Cisco Live Virtual also hybridized the “World of Solutions” expo where elements from the expo like the “Technical Solutions Clinic”, “Ask the Expert” and a” Meet the Engineer” were all available live from the show floor but connected to the virtual attendees. Those programs were very popular and both from the attendees point of view as well as Cisco’s as the Cisco experts were able to reach a much larger audience. Cisco also had some key partners and many internal Cisco business units participating in the virtual World of Solutions.

Another exclusive opportunity for the virtual attendees utilized the high level executives that Cisco had on site by setting up live group video chats after their keynote presentations. So virtual attendees could ask Cisco’s CTO Padmasree Warrior for example questions and get her perspective on technical, Cisco and general business issues. Access to Cisco executives was very efficient this way and attendees rated these activities very high.

“The beauty of the hybrid is that we could actually track people coming in to these group chats with Cisco experts, see them breaking off into individual IM chats and then coming back into group chats reporting problems had been solved and sharing results,” noted Veale. “In the past, virtual attendees didn’t have these kinds of opportunities in fact we were giving them something they probably couldn’t even get onsite so this was a big step forward and something we’ll be expanding on.”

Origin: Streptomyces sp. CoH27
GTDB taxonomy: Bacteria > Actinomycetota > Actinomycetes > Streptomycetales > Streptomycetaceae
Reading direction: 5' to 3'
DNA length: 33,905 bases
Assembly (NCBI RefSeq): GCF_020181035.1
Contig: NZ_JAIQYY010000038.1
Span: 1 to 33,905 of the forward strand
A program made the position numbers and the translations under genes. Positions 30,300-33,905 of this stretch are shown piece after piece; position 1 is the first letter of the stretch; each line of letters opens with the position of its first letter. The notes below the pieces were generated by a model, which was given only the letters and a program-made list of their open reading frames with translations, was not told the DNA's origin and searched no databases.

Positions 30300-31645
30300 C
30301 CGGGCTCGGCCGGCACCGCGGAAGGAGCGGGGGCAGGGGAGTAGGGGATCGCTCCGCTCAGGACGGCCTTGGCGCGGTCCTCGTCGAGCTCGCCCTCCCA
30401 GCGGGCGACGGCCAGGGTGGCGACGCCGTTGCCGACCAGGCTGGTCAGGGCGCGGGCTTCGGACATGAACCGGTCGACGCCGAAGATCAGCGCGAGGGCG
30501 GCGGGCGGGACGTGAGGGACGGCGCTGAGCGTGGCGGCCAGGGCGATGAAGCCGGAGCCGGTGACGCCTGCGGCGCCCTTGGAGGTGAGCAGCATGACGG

The technology they used for this application was part of the platform and in addition to the using it for the applications above, they also used it to broadcast live from the Cisco booth in their Solutions Theatre. This was a simple setup; just a webcam pointed at the stage and a bridge from the sound board and virtual attendees could watch presentations from various Cisco units and partners.

Veale recommends opening the platform early and giving people a reason to go in and get familiar by uploading their profile, using various functions and features and starting to get the networking going. Cisco plans now to keep the environment going 24/7 365 so opening early for them won’t be an issue next year. Cisco uses ON24 to capture hundreds of sessions audio and video and once those have been cleaned up through post production, they will be released in batches to the virtual environment and mini events will be associated with those releases. Overall, they plan for lots of activities and events prior to next year’s Cisco Live event including reaching out to other groups at Cisco to offer them use of the platform.

Lessons learned

  • Don’t open group chats in virtual booths or other areas not likely to be monitored before the event is open as it makes for extra work checking for chats that need to be answered.
  • Do close down the event with ample time (1 month) to get everything tested and cleaned up.
  • Do train-train-train the vendors, speakers, moderators and support teams.
  • Don’t take your virtual event lightly—top customers will be there, partners will be there, company executives will be there, media might be there, your peers will be there so mark the brand look good!

Leave a Reply